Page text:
Front or Rear Blow Out Better?

subaru
legacy

#1

I need to drive a bit on a questionable tire on front to get replacements.



Is it safer to have it on front or rear if it does happen to fail?




#2

In this situation I would put the worst tire on the rear and drive very slowly. Do you have a friend or family member that would loan you a spare? That would be the better way to go.


#3

My experience for a blowout is limited to the rear, on a motorcycle. By the time I got to 45 mph the tire was flopping from side to side. My shop teacher always emphasized it is safer to have a blow out on the rear as you had more control, others respond differently but in light of my experiences and shop teachers advice a blow out in the rear is preferable to a blow out in the front.


#4

I’d take the back roads, hold the speed down, and not worry about which end it’s on.

I also had a blowout on a motorcycle at 85 MPH (rear and on a long downgrade on the interstate) and believe me, my heart was wedged in my throat for the entire 1/4 mile it took me to wrestle that thing down to a crawl. Even hinting at the brakes would send it from barely controllable to uncontrollable.

(Tire and tube shredded by a 12" nail similar to what is used to install rain gutters on houses.)


#5

I’d want it on the back. I’ve had a couple maybe not blow outs but quickly deflated on the back and control was no problem.


#6

do you not have a spare? How “questionable” is the tire? Is there a lump, leak, wire showing?


#7

NEVER drive on a “questionable” tire…Go to a salvage yard and buy a used one! Some tire stores will see you a used tire also…


#8

I would have to guess rear. I had a rear tire suffer a catastrophic blow-out on the highway at 75 m.p.h. and the car handled it fine.


#9

I had a blowout on a front tire about 25 years ago. If I didn’t have both hands on the wheel at the time, I’m pretty sure I would have gone off the road. My guess is that rear is better.


#10

Listen to Caddyman get a tire! front or rear you have better odds playing the slots


#11

Twisted Words & Twisted Thinking - Which Is Better . . . A Black Eye Or Bloody Nose ? . . . Head Injury Or Broken Leg ? . . . Hitting A Pedestrian Or An Oncoming Car ?

Front Or Rear Blow Out Better ?

Better ? Better than what ? You mean, Which one is worse ?

"Is it safer to have it on front or rear if it does happen to fail ?"

Safer ? You mean, Which one is more dangerous if it does happen to fail?

Get that vehicle off the road before you kill one of us. Go to plan “B”.

Thank You !

CSA


#12

The better of the bad situation would be the known bad tire on the rear.
A kaboom! blowout, not just a ‘flat’, is going to throw the car askew. Your ability to maintain steering direction will be better if the blowout is in back. ( I watched a front blowout take an 18 wheeler wrecking into the median. )

  • practice this -
    With both hands on the wheel, anchor both elbows on both armrests and force the car to go in the direction you want it to. ( much like you can force the car to go in your intended direction over dried ruts in formerly muddy roads. ) You can overcome the car’s veering reaction to the blowout if you’re quick to keep it straight.

If the blowout has you already off line, DO NOT SWERVE !!! Grab that steering wheel tight ( elbows anchored method ) and drive ( you may need to force the car in the direction YOU want it to go ) a gentle arc back to a straight line.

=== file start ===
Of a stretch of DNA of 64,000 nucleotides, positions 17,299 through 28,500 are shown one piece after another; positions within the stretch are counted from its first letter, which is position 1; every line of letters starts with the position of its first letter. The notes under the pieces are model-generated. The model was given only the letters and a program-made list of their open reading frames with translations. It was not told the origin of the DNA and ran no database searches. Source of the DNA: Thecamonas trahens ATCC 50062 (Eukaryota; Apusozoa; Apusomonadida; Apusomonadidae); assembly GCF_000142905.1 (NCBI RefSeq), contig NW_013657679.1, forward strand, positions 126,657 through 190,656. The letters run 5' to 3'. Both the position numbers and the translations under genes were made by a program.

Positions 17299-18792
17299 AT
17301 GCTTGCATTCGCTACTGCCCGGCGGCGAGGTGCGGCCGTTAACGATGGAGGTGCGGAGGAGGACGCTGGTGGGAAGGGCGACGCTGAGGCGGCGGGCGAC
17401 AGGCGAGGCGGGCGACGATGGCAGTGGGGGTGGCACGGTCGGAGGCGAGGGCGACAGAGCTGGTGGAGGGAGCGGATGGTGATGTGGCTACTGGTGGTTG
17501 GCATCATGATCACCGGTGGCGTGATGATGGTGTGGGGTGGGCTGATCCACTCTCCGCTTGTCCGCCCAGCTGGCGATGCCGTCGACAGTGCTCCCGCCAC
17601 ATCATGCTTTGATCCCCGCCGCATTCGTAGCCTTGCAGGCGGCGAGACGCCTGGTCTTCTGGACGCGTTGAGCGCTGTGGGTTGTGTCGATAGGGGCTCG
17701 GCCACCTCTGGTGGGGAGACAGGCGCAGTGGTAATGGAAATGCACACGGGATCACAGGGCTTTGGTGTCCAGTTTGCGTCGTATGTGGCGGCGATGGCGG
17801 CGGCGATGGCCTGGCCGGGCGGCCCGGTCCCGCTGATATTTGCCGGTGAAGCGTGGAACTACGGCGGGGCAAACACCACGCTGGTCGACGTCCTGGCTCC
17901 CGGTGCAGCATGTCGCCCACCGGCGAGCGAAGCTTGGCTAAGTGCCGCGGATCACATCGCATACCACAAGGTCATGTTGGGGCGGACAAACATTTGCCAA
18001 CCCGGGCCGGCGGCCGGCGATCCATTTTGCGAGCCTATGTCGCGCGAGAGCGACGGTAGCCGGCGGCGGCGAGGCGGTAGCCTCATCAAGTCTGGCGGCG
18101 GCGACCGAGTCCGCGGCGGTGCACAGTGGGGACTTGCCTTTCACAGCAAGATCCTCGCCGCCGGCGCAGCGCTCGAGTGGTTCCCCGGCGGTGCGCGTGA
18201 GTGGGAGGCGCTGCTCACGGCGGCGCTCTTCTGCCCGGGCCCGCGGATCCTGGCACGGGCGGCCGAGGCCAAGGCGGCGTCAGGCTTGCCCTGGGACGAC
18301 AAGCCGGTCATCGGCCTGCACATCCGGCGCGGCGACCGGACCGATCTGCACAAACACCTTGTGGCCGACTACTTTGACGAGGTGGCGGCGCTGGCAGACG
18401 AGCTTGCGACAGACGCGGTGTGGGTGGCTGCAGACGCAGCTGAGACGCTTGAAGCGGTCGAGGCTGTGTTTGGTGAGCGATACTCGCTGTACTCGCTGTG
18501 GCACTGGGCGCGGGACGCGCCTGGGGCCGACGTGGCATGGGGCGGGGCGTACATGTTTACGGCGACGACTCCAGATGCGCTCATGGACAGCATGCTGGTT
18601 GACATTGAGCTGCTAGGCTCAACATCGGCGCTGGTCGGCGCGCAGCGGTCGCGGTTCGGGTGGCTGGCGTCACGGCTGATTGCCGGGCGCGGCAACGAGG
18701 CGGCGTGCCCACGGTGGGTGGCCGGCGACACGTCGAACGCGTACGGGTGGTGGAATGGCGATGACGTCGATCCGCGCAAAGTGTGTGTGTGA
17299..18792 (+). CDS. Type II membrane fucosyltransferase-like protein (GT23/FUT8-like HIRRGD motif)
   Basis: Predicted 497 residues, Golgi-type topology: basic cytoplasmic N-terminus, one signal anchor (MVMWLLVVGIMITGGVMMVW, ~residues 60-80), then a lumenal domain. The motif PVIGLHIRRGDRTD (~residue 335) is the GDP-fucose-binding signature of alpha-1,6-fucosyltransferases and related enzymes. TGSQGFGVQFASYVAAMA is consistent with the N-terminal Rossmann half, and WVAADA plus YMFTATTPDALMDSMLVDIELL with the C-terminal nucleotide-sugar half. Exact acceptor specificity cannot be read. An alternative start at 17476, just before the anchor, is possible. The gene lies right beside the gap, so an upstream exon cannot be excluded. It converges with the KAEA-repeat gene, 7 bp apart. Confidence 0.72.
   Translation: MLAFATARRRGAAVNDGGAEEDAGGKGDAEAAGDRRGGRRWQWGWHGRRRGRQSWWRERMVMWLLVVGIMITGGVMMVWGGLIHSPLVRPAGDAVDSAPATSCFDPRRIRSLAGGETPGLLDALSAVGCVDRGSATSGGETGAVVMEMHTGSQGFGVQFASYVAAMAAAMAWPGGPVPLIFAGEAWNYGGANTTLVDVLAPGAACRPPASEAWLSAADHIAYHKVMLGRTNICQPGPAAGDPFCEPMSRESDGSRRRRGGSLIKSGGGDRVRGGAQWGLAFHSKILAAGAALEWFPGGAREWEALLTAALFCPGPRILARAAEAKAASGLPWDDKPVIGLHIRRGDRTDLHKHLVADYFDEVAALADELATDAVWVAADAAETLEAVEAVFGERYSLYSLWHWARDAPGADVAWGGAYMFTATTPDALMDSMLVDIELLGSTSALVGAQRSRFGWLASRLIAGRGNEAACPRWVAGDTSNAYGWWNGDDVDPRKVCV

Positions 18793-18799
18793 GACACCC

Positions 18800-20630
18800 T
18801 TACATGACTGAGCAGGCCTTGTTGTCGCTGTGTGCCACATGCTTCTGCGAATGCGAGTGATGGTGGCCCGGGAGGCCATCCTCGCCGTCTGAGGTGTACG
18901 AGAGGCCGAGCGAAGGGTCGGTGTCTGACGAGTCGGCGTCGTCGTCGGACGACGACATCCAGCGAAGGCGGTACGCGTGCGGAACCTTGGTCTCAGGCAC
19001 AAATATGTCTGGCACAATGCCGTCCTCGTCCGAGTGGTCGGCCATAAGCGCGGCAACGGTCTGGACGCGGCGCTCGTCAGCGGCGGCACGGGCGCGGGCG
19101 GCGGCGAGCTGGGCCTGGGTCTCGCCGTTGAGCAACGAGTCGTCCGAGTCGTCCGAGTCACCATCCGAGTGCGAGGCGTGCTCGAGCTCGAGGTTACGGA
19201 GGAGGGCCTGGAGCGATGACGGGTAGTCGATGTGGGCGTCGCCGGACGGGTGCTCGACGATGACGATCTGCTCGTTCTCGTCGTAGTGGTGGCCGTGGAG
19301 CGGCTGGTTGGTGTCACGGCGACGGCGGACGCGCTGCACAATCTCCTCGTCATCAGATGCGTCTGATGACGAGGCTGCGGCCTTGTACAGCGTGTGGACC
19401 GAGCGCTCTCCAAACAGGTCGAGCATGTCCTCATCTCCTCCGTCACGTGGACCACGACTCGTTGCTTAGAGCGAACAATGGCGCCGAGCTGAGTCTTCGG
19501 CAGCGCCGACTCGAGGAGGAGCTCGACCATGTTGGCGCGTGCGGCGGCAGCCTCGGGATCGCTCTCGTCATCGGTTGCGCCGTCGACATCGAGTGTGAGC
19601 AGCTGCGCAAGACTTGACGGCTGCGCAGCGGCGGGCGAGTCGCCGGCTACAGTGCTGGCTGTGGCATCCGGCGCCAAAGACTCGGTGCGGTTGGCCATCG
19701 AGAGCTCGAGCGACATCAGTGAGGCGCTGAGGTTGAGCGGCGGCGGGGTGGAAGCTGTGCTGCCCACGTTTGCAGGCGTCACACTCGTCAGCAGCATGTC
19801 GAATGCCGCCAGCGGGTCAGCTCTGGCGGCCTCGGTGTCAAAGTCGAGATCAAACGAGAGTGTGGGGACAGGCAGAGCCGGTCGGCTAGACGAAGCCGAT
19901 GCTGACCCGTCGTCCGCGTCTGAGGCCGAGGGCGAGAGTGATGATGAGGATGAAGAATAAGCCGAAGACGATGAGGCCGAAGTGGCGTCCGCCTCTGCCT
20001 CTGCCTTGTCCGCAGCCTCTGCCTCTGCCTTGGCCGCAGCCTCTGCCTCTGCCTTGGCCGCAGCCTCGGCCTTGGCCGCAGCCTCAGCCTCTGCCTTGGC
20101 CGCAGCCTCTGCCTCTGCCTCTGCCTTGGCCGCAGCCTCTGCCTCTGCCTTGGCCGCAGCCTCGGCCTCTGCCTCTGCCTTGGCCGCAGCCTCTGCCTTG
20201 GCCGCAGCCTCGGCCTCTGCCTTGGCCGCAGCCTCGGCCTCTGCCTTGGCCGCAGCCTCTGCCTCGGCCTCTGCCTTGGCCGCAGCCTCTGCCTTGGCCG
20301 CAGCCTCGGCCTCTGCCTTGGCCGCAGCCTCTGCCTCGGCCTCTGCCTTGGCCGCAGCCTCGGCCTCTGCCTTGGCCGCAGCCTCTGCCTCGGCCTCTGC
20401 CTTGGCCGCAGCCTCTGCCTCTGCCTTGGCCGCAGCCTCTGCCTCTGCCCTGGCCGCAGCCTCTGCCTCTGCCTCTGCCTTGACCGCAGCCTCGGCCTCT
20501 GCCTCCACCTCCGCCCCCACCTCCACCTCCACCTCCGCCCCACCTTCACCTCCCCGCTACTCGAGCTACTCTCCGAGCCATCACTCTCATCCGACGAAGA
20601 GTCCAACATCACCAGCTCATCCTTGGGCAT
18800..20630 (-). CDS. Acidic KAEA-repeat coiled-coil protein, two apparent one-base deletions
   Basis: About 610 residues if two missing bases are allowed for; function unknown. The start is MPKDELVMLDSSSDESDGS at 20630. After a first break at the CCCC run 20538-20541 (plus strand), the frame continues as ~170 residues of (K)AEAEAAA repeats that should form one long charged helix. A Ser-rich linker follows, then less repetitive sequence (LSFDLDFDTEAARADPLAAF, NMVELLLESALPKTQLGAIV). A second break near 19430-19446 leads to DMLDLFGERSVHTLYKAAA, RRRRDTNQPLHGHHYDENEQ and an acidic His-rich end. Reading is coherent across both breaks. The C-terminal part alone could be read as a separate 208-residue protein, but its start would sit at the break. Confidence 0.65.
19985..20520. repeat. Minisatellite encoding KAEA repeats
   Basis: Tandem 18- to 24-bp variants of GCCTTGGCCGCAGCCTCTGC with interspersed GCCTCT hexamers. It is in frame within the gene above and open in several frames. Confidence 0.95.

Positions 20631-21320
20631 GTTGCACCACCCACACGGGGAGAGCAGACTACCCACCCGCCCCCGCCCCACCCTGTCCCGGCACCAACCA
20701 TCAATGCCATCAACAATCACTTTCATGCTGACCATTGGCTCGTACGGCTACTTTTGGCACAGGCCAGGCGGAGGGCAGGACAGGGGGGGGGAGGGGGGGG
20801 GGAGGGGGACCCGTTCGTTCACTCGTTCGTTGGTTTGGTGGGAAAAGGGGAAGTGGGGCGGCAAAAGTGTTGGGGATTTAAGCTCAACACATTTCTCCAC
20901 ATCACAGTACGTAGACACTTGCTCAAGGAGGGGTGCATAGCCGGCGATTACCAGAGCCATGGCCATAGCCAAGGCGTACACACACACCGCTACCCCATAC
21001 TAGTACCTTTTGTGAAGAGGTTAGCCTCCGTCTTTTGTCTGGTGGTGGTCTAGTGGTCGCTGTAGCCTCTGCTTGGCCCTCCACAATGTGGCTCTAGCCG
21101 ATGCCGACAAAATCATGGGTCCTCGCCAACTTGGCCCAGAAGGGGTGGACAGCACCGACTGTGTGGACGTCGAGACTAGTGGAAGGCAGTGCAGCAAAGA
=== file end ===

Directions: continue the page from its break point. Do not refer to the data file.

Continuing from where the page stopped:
Having this reaction ready in your mind will help control the car when the tire goes boom.

This method worked to perfection when my fully loaded band gear trailer EXPLODED a tire at 70 mph. The trailer, of course, jumped wildly to the left wrestling with all it’s might to take the Explorer and us two guys to our doom. But with both arms anchored down to both armrests and forcing it in a staight line, it had no choice but to follow ME and we veered no more that one lane over while regaining full control of our slow down. Yes, slow down. With a trailer you do not panic brake or you only accentuate the already swaying beast on your tail. We safely pulled to the shoulder using the anchored elbows method despite the trailer’s constant bucking.


#13

Rear. It’ll create drag on one side but won’t pull the steering into a turn.

besides, 80% of your braking is loaded onto the front tires. You can better control the vehicle should you need to use the brakes when the blowout happens if the blowout is on the rear and you still have most of your braking control.


#14

After all these answers has anyone checked the original post?
Going to drive a bit…bit? 2 blocks? 200 miles ?
Questionable tire…what does this mean?

As mountainbike stated if in doubt put on rear …better braking and steering control


#15

That is an interesting question. When traction is the question, you always want the best tyres on the back, That way if you go into a skid the back end will stay in the back, but your situation, if I understand it, is different.

I would put the best on the back since you don’t want to have it directing where you are going.

My advice is don’t take the risk of driving on a known poor tyre. I don’t want you to hurt yourself or your passengers nor do I want to be the one you hit.


#16

My answer is “none of the above.” I really believe every problem has a solution, so in this case, there has to be a better option than driving on a “questionable” tire. You could take all four wheels off, load them into the back of your friend’s truck, and have new tires mounted without putting anyone at risk.


#17

Questionable tire is defined as having a 3/8" bubble in one spot and found a 2" crack/split in the sidewall also from a nasty pothole. It is holding air fine just parked at in laws in the sticks. It was driven around a week or so in this condition.

I will take the back roads to the shop 20 miles away.